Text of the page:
Bill and Edna McRae
Bill (1878-1962) and Edna (1915-1987) McRae
Source: Merryflat and District history book, 1968
Alec McRae, born in Scotland in 1845, came to Ontario at the age of 15. Catherine, also from Scotland, born in 1851, came to Ontario at six months of age. Her parents and she came in a sailing vessel; the trip took six weeks. Alec and Catherine were married in 1818.
Mr. & Mrs. McRae and their children / Photo: From Sage to Timber
Bill was born while they were still in Ontario. Alec moved to Manitoba driving, but Catherine and family crossed Lake Huron, took the train, and then came down the Red River in a steamboat to Fort Garry. While living at Dauphin Hec was born in 1890.
In 1902 Alec shipped their belongings by rail to Maple Creek. Bill had come west in 1900 with his sister Kate and husband Jim McKinnon. The family now consisted of Bill, Kate, Hec, Lizzie, Emma, Jack and Barb. The family and belongings came out in two wagons, spending the first night at Balls. Jim McKinnon and Jack drove out the cattle. The first winter was spent in a shack in the Pea Vine Coulee, (some say Flapjack Coulee) near Fort Walsh.
Next year Alec built in the Alkali which later belonged to Lindners. In 1903 Hec helped J.M. Spangler drive the milk cow as far as Parsonages. Hec, Emma and Barb attended the Ten Mile School. In 1906 their teacher was Lisa Hargraves from Medicine Hat.
In 1906 Jack, Sam Crossen and Charlie McFarlane drove cattle, oxen and horses from Richardson’s near Consul to sell at North Battleford. About 90 miles north of Saskatchewan Landing Jack Allen and Percy McLaughlin met up with them and had dinner. They were going to Percy’s homestead. The three riders were killed by lightning on August 17th and lay there until Jack Allen found them on his way back, approximately 14 days later. He reported it to the police at Swift Current, a two day trip. Ike Stirling brought word of their death to McRaes and Bill went to the scene. They were buried there and next year the bodies were brought to Maple Creek for burial.
In 1909 Hec overtook John Boone, the mailman, at the top of the Four Mile Coulee resting his team. He offered Hec a drink which Hec accepted still sitting on his saddle horse. In returning the bottle to John his horse threw his head and broke the bottle neck. They couldn’t waste the whiskey so drank it before going on.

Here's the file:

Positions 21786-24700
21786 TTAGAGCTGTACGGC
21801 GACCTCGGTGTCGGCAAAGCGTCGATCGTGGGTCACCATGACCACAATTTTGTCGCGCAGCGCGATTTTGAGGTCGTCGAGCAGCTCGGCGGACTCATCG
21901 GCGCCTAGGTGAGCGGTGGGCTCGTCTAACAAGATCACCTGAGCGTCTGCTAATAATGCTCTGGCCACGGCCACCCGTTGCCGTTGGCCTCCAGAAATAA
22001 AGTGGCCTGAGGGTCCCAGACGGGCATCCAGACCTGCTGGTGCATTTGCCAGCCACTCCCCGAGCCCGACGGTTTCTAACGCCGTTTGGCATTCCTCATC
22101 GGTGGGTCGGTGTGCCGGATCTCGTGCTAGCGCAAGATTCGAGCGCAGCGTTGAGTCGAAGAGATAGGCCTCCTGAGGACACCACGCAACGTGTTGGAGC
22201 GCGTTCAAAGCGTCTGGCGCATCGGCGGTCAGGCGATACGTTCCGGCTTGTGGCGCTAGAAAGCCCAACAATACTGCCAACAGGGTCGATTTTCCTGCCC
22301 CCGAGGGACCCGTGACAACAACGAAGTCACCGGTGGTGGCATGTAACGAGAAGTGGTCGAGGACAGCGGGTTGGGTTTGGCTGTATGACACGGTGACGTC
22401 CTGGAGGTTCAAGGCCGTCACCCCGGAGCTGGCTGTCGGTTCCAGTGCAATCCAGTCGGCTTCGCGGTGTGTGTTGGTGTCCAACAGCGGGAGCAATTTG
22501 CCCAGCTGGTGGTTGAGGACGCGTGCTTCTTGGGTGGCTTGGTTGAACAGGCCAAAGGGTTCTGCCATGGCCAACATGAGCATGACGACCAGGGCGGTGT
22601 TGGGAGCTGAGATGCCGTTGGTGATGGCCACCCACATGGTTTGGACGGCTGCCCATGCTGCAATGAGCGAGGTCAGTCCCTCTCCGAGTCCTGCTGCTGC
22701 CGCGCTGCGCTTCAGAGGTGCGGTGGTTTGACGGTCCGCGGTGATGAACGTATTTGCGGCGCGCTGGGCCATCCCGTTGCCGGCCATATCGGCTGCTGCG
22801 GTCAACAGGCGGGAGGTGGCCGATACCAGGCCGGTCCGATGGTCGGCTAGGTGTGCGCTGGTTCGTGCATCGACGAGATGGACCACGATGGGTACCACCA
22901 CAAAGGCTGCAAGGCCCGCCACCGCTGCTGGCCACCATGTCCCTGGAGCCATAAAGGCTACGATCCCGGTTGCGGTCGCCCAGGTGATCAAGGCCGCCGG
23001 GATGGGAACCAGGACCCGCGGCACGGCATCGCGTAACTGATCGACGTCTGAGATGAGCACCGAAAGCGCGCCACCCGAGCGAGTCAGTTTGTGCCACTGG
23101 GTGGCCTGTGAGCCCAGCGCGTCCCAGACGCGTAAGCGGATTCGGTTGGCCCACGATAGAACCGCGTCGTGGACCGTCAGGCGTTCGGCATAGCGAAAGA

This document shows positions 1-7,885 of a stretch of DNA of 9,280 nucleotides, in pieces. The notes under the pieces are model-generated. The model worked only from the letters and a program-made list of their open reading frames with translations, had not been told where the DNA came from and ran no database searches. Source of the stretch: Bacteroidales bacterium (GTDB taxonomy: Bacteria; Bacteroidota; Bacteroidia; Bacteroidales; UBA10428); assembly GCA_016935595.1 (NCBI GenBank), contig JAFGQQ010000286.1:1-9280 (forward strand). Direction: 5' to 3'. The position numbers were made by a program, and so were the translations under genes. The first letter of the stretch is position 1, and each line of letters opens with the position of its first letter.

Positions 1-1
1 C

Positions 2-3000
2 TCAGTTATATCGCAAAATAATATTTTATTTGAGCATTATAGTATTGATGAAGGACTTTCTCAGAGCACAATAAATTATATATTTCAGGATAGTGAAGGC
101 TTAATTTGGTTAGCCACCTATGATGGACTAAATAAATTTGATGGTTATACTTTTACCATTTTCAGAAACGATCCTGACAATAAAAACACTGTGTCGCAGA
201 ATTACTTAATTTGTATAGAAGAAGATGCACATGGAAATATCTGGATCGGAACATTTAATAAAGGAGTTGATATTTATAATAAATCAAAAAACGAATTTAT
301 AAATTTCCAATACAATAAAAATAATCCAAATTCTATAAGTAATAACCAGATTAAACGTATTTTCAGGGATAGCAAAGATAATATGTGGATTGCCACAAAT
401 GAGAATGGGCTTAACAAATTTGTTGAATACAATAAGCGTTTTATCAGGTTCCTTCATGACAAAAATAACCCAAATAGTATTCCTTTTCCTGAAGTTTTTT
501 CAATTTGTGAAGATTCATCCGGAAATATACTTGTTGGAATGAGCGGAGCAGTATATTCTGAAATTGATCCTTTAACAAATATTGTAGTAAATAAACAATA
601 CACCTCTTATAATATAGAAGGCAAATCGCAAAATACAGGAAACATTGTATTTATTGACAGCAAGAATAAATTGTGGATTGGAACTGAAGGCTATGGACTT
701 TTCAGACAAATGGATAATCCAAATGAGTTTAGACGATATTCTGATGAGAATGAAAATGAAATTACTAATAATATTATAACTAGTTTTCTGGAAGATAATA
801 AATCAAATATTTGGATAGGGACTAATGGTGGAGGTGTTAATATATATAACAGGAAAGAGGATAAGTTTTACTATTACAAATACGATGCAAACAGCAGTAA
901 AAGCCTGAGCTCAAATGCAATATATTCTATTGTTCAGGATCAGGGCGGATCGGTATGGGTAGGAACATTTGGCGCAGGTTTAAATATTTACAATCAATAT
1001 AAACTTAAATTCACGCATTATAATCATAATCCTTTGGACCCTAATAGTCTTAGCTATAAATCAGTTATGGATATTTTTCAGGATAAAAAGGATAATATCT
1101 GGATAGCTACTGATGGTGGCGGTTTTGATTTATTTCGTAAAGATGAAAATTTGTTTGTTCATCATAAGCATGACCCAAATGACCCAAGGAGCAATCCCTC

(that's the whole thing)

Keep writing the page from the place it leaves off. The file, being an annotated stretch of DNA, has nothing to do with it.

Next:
The fall of 1911 had been wet so haying was held up. Hec offered to haul mail for John Parsonage for several trips so they could hay on the Benson Place. He went to Coulee and Battle Creek Post Offices from Maple Creek.
In 1913 the family left the Alkali and settled on the Egg Lake Place.
Hec had three scrub race horses. Frank Page and Johnnie Laveille rode them for him in races at Govenlock, Consul, Vidora and Maple Creek winning most of the time.
In 1916 Monty Wylie and Hec were in British Columbia around Burns Lake looking for ranching country. Doug MacKinnon had told them this was ideal ranching country. After paddling a canoe for 200 miles they gave up and went to Vancouver. They joined up in August 31 and the next January 8 were transferred to England before going to France. Hec left first then Monty. They did not see each other until the end of the war, arriving back in Wales and coming home on the same boat as General McNaughton. Hec took his discharge in Vancouver then visited Seattle, San Francisco, Salt Lake City, Butte and Havre before returning home.
Bill and Cliff McKinnon and Charlie Oakes were haying at Whitewood in 1919. Dad (Alec) dropped dead walking from the house to the stable. Mother (Catherine) stayed on with Bill helping her. She was visiting Kate January 29th 1939 and suddenly passed away.
Bill married (Edna Brown) in 1937. In 1947 he sold to the government (became Merryflat Grazing Co-op) and left for British Columbia. He died November 15, 1963 leaving his wife and four children.
Hec fired the steam engine for Jess Anderson for three years. One fall they were threshing at Scarlett’s. Jess, Andy Wilson and Hec had been in Govenlock playing poker and drinking. It was time to go to work, but Jess said Hec wanted to quit because he was winning. Still arguing they left. Part way there they stopped to continue the game, but as soon as the two stepped out Hec drove off for Scarlett’s. The two walked back to Govenlock and got a ride out. After a short sleep peace was restored and the work resumed. Hec also worked for Eva Gaff.
Hec sold Raleigh products from Shaunavon south from 1945 to 1953.I am sure many of his customers remember the lemonade drink that everyone referred to as Hector’s Nectar.
From 1956 to 1963 he trapped live beaver (from Battle Creek); they were shipped to Weaver Beaver Association at Salt Lake City.
Sister Em married Les Proud in 1908. They lived in Maple Creek and Les worked for John Redman in the printing office. He enlisted in 1914 and was in the war until 1918. During these years Em ran a boarding house in Vidora then moved to Regina. After she had the flu in 1918 she helped her doctor with patients in their home. One of these families was the Metz family, famous hockey player. On his return from the war Les started a vulcanizing shop in Regina. Les and Em had two children.
Liz married Dave Findlay from Fleming, Sask. He was a station agent for the CPR. After his retirement they moved to West Vancouver.